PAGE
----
07-10-2010, 01:42 PM
Great pages!!!! Seems like you're doing well keeping up with it!
07-16-2010, 10:45 PM
Robert - thanks for so tirelessly commenting and supporting us all here in this forum. Your feedback is always uplifting and inspirational. I did enjoy doing the page on composition as I was killing two birds with one stone, as they say.
Debby, Vivien and Joan: Thanks for commenting. Vivien, I know you'll have fun if you decide to do the Sketching Habit exercises.
I'm still plugging along on the exercises. As I mentioned before, I don't always do one of them per day, but I AM sketching nearly every day in some form, so I guess it has already had an effect. I've got the next two pages ready:
Day 14 - Make random coffee or tea stains on your paper and let it dry. Then start sketching in images that you are reminded of by the stains. This one will be difficult to see because the orientation of the images on the page goes all different ways. You may have to stand on your head to see some of them! :lol: :lol: :lol:
Day 16 - We are asked to draw a building. My friend and I were having a "play day" in San Diego and decided to go to Balboa Park to sketch. So of course, I managed to find one of the most difficult buildings and decided to sit on the grass and sketch it. First of all, we can both get down on the ground okay, but getting up is somewhat of a challenge, especially after sitting still for a while when various piece parts have gone to sleep. :wink2: I sketched for about 45 minutes and then we were inundated with a whole gaggle of school kids on an outing. So I snapped a photo of the Balboa Park Arboretum so I could finish the sketch at home. Below are 1) My finished sketch; 2 my sketch as it was after 45 minutes on site, 3) the photo so you can see what the building looks like.
Balboa Park Arboretum - July 15, 2010
Pen and Wash (Micron Pen / Cotman Field Kit Watercolors)
4" x 6" Moleskine Sketching Journal
Note that this was done in my small Moleskine journal but I am posting it here because 1) I do not have a thread for the Moleskine and 2) it relates to the 21 Day Sketching Habit, which is mostly done in my Celebration Play Journal.
This was another great step forward for me. I did my sketching Plein Air without feeling self-conscious and one of my goals is to do more plein air pen and wash. While the building would not stand up to any builder's level, I think the perspective is pretty good - certainly I am happy with it at this point. As I do more and more plein air sketches, I hope to get much quicker at it.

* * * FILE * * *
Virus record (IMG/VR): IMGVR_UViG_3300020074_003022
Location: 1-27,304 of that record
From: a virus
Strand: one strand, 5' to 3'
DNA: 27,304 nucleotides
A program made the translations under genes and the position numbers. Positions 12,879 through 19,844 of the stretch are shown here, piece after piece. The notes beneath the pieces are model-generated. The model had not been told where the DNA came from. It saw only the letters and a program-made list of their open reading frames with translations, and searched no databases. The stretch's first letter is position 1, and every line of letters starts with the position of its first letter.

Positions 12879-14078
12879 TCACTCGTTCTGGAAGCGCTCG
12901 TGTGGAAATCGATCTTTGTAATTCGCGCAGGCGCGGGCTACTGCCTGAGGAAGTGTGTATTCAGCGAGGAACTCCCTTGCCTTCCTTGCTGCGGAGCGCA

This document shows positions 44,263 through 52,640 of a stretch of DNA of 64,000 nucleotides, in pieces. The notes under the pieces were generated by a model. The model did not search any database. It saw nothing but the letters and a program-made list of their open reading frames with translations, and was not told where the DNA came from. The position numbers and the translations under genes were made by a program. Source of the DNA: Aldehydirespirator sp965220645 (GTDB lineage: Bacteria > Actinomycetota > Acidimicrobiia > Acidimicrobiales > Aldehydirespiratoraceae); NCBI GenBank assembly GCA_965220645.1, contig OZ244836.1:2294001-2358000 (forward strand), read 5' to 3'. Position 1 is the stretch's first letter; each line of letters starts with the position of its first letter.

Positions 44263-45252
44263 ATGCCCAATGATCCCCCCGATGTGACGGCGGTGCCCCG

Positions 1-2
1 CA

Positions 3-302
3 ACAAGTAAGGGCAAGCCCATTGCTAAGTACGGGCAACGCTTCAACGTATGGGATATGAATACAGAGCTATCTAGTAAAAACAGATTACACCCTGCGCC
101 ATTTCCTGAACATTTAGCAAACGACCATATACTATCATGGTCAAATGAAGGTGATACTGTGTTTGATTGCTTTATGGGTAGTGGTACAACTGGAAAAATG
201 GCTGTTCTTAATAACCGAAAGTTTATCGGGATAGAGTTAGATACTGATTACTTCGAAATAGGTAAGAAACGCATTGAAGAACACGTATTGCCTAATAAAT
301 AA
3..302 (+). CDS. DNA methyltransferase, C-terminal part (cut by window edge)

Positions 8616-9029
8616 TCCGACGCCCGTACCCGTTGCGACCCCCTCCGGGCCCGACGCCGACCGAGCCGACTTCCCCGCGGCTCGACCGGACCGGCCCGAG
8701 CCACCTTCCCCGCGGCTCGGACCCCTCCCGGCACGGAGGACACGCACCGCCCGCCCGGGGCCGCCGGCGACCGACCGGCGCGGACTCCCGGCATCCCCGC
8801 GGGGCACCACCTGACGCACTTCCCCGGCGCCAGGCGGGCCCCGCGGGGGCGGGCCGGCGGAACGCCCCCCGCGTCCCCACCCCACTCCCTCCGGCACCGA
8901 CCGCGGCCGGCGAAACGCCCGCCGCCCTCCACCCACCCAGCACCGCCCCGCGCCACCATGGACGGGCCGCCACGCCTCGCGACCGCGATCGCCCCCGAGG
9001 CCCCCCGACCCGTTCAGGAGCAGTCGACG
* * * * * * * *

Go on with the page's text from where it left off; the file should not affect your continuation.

I'm always struggling with how to SIMPLIFY, so I am interested in feedback about whether this was simplifed enough, too much, or just about right.
07-16-2010, 11:08 PM
I'm reading your last couple of posts with interest because I will be doing those exercises in the next couple of days. I'm working on the 3 or more media/no plan right now. Next is "be a kid". I have crayons, but haven't decided on subject matter, or whether I want to draw like a kid, or just draw something that reminds me of being a kid. I think your pages from "absorb information" are great.
That's a terrific sketch of the arboretum in Balboa Park. I can't say if you simplified enough because I'm not really good at simplifying when sketching outdoors either. I almost always bite off more than I can chew.
07-17-2010, 01:07 AM
The building looks good. It's recognizable. The perspective seems to be fine. I don't know that it needs to be more simplified. The thing with architecture is that in order to identify the specific building, you need a certain amount of detail. Great finish on this.
07-17-2010, 02:05 AM
Oh Jean, I so do recognise the old "sitting down and having to get up again" syndrome - happens to me all the time. You've made an excellent job of the building and thanks for posting the photo, your sketch looks very like it. I'm following your Journal with great interest. I always have trouble simplfying as well and find it the most difficult thing to do.
07-17-2010, 02:17 AM
Definitely simplified enough. You sketched a difficult building well. It's immediately recognizable (thanks for including the photo) and quite detailed enough to tell what its unusual elements are. I like the trees surrounding it too, they give it context. Cool page of coffee stain doodles.
07-17-2010, 06:31 AM
You've done a really great job on the building, and I agree with Robert, level of detail and simplification to show its overall design is just right. Its a good building to choose and you've composed it well across the two pages.
I'm really nervous about doing this building exercise, I've never been able to do buildings, perspective,and sheer size and all that detail, windows and doors at odd angles and decoration bits, oh it just throws me. So well done for tackling this and achieving a really good sketch of a WHOLE BUILDING!!